Document with the intention of relaying information to a specific audience for a specified purpose

Review

Any collection or overview of research evidence

Systematic review

Literature review focusing on a specific topic area, with stated methods including identification, appraisal, selection and synthesis of research evidence

Includes databases searched, items searched, results of the search

Results

Our sampling yielded 12 reports published by WHO, WB, and OECD between 2002 and 2013. Of the reports, two were categorized as health (H1, H2) [27,33], six were mixed (M1–M6) [25,34-38], and four were transport (T1–T4) [39-42] (Table 2). All publications were featured on the primary organization’s website and were available for download free of charge.
Table 2

Selected publications on road traffic injury prevention and authorship analysis

Sector

Code

Year [Ref]

Title

Pages

Publishing groups

Number of authors

Health sector authors

Mixed sector authors

Transport sector authors

Health

H1

2013 [27]

Global status report on road safety: Supporting a decade of action

303

WHO

N/A

N/A

N/A

N/A

Health

H2

2013 [33]

Strengthening road safety legislation: A practice and resource manual for countries

88

WHO

N/A

N/A

N/A

N/A

Mixed

M1

2009 [34]

Pedestrian Safety: A road safety manual for decision-makers and practitioners

114

WHO, WB, FIA

10

6

0

4

Mixed

M2

2009 [35]

Seatbelt Use: A road safety manual for decision-makers and practitioners

200

WHO, WB, FIA

10

6

1

3

Mixed

M3

2009 [36]

Speed Management: A road safety manual for decision-makers and practitioners

164

WHO, WB, FIA

5

0

0

5

Mixed

M4

2007 [37]

Drinking and Driving: A road safety manual for decision-makers and practitioners

149

WHO, WB, FIA

7

0

1

6

Mixed

M5

2004 [25]

World report on road traffic injury prevention

217

WHO, WB

7

5

1

1

Mixed

M6

2006 [38]

Helmets: A road safety manual for decision-makers and practitioners

147

WHO, WB, FIA

N/A

N/A

N/A

N/A

Transport

T1

2013 [39]

Guidelines for Mainstreaming Road Safety in Regional Trade Road Corridors

115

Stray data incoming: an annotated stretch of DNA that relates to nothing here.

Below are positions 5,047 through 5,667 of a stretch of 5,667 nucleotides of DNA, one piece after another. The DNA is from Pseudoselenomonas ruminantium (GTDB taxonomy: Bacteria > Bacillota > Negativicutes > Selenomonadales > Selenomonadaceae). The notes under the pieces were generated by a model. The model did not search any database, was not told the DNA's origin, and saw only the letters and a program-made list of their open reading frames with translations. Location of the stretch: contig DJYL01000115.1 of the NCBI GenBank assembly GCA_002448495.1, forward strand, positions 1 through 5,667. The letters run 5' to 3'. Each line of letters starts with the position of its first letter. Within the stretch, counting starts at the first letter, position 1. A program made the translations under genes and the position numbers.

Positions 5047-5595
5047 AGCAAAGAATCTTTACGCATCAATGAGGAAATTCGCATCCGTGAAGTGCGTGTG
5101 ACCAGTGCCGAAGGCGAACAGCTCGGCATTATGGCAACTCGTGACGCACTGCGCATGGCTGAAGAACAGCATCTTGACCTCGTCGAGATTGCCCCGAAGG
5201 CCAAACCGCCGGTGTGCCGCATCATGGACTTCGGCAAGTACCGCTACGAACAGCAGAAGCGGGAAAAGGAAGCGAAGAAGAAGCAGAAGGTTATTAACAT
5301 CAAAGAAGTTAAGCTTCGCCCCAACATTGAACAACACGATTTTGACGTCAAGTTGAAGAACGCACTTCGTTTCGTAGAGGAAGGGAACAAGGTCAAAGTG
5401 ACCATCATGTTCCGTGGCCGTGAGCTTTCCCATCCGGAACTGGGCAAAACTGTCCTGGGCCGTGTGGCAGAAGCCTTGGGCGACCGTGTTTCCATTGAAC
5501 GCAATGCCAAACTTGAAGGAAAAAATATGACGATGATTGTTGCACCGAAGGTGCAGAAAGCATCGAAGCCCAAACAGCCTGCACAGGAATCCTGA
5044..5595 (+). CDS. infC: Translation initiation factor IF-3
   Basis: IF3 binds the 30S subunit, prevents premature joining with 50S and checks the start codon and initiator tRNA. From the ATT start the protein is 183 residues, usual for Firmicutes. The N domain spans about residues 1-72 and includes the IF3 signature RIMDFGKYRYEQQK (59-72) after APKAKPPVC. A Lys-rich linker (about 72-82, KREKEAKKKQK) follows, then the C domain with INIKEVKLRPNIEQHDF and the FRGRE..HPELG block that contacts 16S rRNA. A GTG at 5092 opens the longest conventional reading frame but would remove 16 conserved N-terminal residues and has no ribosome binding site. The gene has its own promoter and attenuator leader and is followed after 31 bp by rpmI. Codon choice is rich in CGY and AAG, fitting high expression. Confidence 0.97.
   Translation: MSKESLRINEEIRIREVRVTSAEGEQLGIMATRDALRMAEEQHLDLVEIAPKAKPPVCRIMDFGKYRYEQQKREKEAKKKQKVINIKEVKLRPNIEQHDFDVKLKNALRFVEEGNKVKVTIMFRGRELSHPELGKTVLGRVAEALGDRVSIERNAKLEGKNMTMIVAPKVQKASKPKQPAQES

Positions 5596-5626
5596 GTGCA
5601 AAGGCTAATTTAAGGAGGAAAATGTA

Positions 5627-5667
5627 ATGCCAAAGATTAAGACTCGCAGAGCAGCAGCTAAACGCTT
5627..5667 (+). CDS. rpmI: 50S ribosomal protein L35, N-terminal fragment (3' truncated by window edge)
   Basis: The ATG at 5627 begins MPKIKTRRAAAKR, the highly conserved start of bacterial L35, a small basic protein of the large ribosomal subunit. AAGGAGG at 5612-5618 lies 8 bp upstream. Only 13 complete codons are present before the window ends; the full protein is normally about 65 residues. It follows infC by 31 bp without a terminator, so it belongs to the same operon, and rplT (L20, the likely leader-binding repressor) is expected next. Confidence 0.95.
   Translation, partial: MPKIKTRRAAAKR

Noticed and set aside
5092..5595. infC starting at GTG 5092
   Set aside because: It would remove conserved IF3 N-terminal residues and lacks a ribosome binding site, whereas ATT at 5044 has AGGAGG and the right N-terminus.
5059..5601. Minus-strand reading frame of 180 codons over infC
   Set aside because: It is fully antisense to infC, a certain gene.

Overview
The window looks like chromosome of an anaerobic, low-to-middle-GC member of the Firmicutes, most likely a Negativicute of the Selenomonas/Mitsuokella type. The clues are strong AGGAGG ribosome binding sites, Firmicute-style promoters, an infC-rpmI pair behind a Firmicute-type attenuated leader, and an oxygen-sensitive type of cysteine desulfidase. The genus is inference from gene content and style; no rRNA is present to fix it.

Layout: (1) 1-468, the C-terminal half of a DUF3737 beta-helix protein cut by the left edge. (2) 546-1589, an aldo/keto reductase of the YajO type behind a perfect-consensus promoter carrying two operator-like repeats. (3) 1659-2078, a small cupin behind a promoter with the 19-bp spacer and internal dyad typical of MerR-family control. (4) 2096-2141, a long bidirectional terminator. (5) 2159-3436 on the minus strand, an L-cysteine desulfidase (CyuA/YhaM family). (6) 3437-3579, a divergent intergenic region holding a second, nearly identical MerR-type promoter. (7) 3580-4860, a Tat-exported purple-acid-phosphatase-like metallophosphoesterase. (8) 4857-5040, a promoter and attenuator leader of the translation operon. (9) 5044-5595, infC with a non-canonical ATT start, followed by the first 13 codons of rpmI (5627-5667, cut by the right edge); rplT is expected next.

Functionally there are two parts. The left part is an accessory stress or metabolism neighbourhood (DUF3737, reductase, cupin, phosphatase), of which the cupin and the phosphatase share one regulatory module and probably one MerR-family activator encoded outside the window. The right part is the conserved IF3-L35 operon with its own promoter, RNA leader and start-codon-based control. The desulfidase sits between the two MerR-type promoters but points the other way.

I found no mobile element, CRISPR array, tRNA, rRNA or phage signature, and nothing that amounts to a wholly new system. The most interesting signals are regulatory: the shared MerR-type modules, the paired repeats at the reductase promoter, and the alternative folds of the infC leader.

WB, EC, UN, ADB

2

0

1

1

Transport

T2

2008 [40]

Towards Zero: Ambitious road safety targets and the safe systems approach

241

OECD, ITF

10

0

2

8

Transport

T3

2002 [41]

Safety on roads, what’s the vision?

123

OECD

N/A*

N/A*

N/A*

N/A*

Transport

T4

2009 [42]

Country guidelines for the conduct of road safety management capacity reviews and the specification of lead agency reforms, investment strategies and safe system projects: implementing the recommendations of the world report on road traffic injury prevention

307

WB

2

0

1

1

ADB, African Development Bank; EC, European Commission; FIA Foundation, Federation Internationale de l’Automobile; ITF, International Transport Forum; OECD, Organization for Economic Co-operation and Development; UN, United Nations; WB, World Bank; WHO, World Health Organization.

*Study undertaken by road safety experts from OECD countries. Sectoral affiliation for 23 of 27 experts could be identified: 22 transport, 1 mixed.

N/A: Only an institutional author was provided.

Publications and author networks

Author affiliations on health and transport sector reports were strongly aligned with the sector from which the report was published. In health sector reports, main authors were unnamed, but named contributors had primary affiliations in the public health sector (e.g., WHO, schools of public health). In transport sector reports, the majority of authors had primary affiliations in the transport sector (e.g., government affiliated transport departments, academic transport research centers). For the mixed sector reports, there was a clear majority grouping of authors from either within the health or transport sector, depending on the report subject topic. For example, report M1 and M2 (addressing pedestrian safety and seatbelt use, respectively) had a clear majority of authors originating from the health sector while M3 and M4 (addressing speed management and drinking and driving) had a clear majority of authors originating from the transport sector. M5 covered all of the aforementioned topics, but had a majority of authors from the health sector (Table 2).